In another straight-from-someone-who-was-there story, former U.S. Mint Director Philip Diehl recounts the story of the creation of the Sacagawea Dollar in his weekly column at CoinWeek. Click thru to read the full article online.
The complete story of how the Sacagawea dollar (aka, the Golden dollar) came to be has never been told, and the accounts that have been published get many of the details wrong.
The story of the Sacagawea dollar cannot be understood outside the context of the failure of the Susan B. Anthony dollar (SBA) in 1980. When dollar coin legislation was filed in 1995, I conducted a quick post-mortem of the SBA to understand the causes of its failure.
The first thing I discovered was the remarkable fact that the experience was so negative for Mint staff you’d have thought it happened a year ago. The Mint was so thoroughly criticized, scapegoated really, that no one wanted to contemplate going through it all again.
I also discovered that the Mint had little to do with the SBA’s failure. Treasury had conducted a good analysis of what was required to make a new dollar coin successful, which Congress and Treasury largely ignored. In particular, the SBA was not sufficiently distinctive to avoid confusion with the quarter and, most crucially, the dollar note was not withdrawn along with introduction of the SBA. The Mint simply followed orders from Congress and Treasury.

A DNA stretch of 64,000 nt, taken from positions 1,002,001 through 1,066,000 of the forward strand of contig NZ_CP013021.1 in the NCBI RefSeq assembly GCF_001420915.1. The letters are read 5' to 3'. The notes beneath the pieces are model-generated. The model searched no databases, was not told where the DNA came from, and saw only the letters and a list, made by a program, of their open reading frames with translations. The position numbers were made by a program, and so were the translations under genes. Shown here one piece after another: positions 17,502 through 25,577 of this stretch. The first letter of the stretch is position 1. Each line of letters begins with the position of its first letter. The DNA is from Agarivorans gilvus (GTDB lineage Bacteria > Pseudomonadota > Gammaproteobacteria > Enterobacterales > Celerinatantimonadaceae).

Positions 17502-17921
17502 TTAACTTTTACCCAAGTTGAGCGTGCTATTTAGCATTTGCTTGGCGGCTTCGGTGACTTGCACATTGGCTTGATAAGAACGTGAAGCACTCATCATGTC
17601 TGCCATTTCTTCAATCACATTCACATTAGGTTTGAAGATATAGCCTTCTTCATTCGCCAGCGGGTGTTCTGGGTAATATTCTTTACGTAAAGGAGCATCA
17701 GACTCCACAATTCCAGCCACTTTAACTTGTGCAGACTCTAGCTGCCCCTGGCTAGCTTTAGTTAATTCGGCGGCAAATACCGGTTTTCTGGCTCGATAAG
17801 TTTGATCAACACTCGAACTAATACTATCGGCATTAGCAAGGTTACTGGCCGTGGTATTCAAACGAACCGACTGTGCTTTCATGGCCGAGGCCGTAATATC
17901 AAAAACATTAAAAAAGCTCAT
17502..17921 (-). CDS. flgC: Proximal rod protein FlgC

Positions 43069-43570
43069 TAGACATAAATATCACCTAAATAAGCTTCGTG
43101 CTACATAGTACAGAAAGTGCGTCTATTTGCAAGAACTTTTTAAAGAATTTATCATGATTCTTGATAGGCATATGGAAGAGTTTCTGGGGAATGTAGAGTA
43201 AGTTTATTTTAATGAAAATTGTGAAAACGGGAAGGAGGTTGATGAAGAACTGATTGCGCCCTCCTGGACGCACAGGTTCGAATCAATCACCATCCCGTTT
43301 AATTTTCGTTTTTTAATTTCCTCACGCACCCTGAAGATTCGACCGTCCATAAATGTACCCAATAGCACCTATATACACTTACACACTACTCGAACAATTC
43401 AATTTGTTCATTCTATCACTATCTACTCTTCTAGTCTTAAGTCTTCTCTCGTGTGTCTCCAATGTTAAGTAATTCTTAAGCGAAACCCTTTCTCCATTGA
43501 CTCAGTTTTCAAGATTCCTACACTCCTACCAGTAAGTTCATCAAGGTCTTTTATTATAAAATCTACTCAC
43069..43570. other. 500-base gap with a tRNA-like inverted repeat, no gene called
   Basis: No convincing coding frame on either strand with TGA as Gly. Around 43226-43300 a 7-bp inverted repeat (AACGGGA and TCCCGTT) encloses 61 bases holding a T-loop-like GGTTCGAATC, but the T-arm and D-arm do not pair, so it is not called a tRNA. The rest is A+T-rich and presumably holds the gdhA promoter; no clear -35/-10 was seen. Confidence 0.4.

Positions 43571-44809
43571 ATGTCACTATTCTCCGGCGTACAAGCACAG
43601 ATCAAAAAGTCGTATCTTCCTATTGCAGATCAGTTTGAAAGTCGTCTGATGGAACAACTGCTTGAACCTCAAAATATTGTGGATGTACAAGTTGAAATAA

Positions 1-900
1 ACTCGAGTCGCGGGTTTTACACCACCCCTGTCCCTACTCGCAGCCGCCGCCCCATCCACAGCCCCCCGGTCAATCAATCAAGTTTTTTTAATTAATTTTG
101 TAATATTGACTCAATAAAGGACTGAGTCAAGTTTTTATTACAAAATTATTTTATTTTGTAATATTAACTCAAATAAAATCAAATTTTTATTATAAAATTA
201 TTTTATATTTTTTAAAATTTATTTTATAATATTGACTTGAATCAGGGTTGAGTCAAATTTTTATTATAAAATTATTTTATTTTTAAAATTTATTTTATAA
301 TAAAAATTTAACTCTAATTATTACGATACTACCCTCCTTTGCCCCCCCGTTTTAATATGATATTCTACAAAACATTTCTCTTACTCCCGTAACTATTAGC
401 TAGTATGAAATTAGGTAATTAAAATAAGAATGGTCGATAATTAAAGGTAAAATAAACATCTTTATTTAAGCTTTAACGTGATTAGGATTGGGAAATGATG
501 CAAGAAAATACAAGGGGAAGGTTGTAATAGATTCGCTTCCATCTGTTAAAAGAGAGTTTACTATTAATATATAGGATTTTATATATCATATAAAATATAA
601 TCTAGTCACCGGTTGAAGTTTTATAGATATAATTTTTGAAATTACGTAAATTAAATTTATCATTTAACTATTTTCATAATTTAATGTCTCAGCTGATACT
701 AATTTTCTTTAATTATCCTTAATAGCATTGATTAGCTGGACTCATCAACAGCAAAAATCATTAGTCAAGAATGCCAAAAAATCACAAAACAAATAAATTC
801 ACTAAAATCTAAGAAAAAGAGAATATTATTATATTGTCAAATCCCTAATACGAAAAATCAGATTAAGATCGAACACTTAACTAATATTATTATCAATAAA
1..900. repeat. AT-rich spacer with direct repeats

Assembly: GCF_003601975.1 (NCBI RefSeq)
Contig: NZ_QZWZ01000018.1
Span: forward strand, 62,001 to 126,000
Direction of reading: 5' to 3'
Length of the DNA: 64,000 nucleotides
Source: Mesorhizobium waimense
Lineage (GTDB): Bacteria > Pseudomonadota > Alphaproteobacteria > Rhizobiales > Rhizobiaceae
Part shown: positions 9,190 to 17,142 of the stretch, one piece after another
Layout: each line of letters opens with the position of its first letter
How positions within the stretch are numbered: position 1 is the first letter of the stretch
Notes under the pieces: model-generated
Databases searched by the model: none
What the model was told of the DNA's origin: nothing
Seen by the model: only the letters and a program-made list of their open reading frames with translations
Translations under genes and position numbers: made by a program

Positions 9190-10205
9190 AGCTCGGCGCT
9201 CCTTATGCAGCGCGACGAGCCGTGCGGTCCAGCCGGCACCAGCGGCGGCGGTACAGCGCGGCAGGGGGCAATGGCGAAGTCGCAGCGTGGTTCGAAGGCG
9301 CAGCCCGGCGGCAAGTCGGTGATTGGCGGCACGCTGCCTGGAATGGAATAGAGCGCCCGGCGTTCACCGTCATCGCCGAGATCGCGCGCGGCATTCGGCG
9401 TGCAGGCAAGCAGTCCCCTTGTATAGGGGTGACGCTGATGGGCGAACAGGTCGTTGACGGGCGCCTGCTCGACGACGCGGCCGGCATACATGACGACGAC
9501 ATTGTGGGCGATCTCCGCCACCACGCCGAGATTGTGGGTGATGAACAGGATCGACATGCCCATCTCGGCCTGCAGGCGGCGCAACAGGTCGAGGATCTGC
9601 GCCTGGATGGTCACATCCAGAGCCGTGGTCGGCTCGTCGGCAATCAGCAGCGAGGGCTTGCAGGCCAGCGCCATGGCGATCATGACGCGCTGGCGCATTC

It didn’t help that the coin lacked aesthetic appeal. I was told that Treasury secretary Michael Blumenthal found the design so unattractive that he initially rejected it, but that Ms. Anthony’s descendants insisted the coin reflect a realistic depiction of her.
The Mint was a very dysfunctional organization in 1995, and virtually everything that needed to be done to overhaul the place required an Act of Congress—literally. Addressing serious management issues stemming from political patronage, fixing the Mint’s financial management and information systems, acquiring modern coin production technology, improving customer service, increasing die-making capacity, reducing workplace injuries, transforming our security guards into a modern police force–all of it required enactment of legislation.
There was no way to do any of this while keeping a low profile. I had spent much of my career in and around politics and government, including in the U.S. Senate, and I had a pretty good understanding how to get things done. I was sworn in a director of the Mint in June 1994, and six months later Republicans took control of Congress-bad news for a Democratic administration. However, it worked out well for my agenda.
I developed strong partnerships with the Republican chairmen of two key House committees, Jim Lightfoot (Iowa) and Mike Castle (Delaware), and with Democrats Steny Hoyer (Maryand) and Senator Paul Sarbanes (Maryland). This was another time, when it was still possible for Democrats and Republicans to work together for a common goal. It wouldn’t be possible today. But the overhaul of the Mint is another story.
Congratulations to CoinWeek for landing Diehl as a contributor. I'd encouraged him to publish some of his recollections in The E-Sylum several years ago, but it was a busy time in his career and it didn't work out. But it was worth the wait - his articles are a great inside look at the business of running the nation's mint.
To read the complete article, see:
The Real Diehl: The Inside Story of the Sacagawea Dollar
Wayne Homren, Editor
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